Crass materialism, blatant hypocrisy, unrepentant social climbing, and vicious gossip make enduring dramatic fodder, which means the African-American Shakespeare Company's production of School for Scandal should translate nicely as a satire of backbiting black elites, although playwright Richard Sheridan wrote the now-classic 1777 comedy to mock fashionable 18th-century English society. (Sheridan, incidentally, could have written the ending to his own life's story: He was sent to debtors prison after the Drury Lane Theater, which he jointly owned, burned to the ground; his circle of wealthy friends came to his aid by throwing him a lavish funeral after he died.) Subtlety isn't Sheridan's strong point -- he gives his idle rich cognomens like Lady Sneerwell and Mrs. Candour -- but his wit has aged well and the characters, whose obsession with status colors their relationships, sound familiar even when their language does not. School is a good match for the company, whose skill has lain in giving new meaning to older works in productions like a Taming of the Shrew set at a backyard barbecue and an Oedipus Rex relocated from ancient Greece to an African village. Manu Mukasa directs the troupe's fifth Black History Month production, which begins at 8 p.m. Thursday (and runs through Feb. 14) in Mills College Theater's Lisser Hall, 5000 MacArthur, Oakland. Admission is $8-12; call 333-1918. For information on Black History Month, see upcoming Calendar listings.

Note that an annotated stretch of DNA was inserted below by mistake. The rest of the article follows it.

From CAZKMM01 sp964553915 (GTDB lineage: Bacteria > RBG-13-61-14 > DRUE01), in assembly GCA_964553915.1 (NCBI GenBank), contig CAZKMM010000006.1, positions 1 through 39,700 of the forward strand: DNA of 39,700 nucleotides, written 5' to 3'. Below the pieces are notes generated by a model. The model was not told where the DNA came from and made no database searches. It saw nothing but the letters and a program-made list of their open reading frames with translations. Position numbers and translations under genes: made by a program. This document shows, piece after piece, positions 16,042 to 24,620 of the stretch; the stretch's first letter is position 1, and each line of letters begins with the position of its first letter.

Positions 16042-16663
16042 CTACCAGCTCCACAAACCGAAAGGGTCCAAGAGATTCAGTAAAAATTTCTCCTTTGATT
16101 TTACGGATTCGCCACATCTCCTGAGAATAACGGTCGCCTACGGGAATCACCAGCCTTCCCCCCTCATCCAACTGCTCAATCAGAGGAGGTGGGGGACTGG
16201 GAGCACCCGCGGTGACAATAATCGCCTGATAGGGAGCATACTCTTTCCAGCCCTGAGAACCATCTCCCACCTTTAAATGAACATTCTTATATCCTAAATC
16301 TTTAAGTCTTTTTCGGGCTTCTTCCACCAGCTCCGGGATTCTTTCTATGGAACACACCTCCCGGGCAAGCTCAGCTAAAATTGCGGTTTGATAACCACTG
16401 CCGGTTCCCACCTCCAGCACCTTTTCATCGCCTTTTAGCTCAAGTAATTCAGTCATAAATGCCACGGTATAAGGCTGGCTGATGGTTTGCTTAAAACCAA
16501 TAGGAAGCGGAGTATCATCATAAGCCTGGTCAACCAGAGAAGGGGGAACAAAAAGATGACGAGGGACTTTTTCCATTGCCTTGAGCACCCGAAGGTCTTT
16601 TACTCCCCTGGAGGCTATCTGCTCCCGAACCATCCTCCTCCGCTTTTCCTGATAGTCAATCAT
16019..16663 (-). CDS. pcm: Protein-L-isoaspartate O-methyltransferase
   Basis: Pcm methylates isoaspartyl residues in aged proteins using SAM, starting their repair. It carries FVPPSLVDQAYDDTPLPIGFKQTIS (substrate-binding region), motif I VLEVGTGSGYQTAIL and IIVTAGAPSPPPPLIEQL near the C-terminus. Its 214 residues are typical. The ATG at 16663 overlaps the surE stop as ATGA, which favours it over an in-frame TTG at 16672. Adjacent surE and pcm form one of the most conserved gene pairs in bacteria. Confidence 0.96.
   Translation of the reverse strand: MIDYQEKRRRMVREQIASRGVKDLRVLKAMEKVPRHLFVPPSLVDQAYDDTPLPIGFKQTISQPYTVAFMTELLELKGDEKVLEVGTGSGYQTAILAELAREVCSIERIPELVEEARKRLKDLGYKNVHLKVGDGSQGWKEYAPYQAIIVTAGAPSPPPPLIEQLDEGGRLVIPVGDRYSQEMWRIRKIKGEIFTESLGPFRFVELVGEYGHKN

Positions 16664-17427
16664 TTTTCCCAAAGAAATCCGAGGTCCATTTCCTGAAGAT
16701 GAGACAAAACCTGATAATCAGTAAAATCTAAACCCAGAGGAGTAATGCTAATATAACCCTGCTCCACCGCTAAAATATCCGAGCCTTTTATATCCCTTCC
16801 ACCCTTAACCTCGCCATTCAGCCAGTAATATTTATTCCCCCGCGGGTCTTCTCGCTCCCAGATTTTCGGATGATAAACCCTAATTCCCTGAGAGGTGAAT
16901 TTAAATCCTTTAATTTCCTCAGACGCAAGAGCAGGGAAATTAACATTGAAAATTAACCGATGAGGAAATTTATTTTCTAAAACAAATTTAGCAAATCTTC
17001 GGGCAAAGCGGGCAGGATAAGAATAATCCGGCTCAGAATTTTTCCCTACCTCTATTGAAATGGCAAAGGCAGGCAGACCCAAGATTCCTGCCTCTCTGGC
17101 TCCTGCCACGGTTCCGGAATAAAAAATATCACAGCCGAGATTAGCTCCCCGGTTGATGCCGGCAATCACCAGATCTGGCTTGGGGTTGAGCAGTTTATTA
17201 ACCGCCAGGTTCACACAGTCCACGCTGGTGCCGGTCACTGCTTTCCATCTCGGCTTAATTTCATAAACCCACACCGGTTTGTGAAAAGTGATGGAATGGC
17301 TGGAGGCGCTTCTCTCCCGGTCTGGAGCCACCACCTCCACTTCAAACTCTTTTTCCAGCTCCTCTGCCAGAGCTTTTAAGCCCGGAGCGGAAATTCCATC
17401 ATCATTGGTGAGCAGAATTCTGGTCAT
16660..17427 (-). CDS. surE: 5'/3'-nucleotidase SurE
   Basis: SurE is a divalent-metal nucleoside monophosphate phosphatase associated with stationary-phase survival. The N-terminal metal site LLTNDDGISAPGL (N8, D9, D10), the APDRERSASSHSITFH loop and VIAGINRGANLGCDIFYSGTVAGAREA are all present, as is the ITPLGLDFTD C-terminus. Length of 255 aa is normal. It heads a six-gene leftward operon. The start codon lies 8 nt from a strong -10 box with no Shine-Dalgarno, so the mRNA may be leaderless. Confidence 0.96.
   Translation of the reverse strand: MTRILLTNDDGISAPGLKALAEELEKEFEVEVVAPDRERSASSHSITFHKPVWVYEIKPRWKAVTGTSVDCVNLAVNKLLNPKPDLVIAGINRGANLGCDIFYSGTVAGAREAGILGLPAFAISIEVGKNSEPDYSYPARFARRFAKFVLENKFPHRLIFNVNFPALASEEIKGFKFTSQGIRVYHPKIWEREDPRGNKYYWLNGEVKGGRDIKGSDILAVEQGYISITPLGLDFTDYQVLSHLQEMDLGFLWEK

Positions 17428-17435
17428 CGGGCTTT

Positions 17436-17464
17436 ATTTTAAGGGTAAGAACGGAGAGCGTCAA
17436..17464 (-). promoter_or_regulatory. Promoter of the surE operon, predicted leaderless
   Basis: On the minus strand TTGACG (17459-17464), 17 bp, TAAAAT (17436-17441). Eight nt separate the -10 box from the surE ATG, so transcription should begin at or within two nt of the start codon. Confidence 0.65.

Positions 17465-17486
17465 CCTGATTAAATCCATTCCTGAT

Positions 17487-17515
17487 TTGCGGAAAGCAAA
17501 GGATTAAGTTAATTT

-- Heather Wisner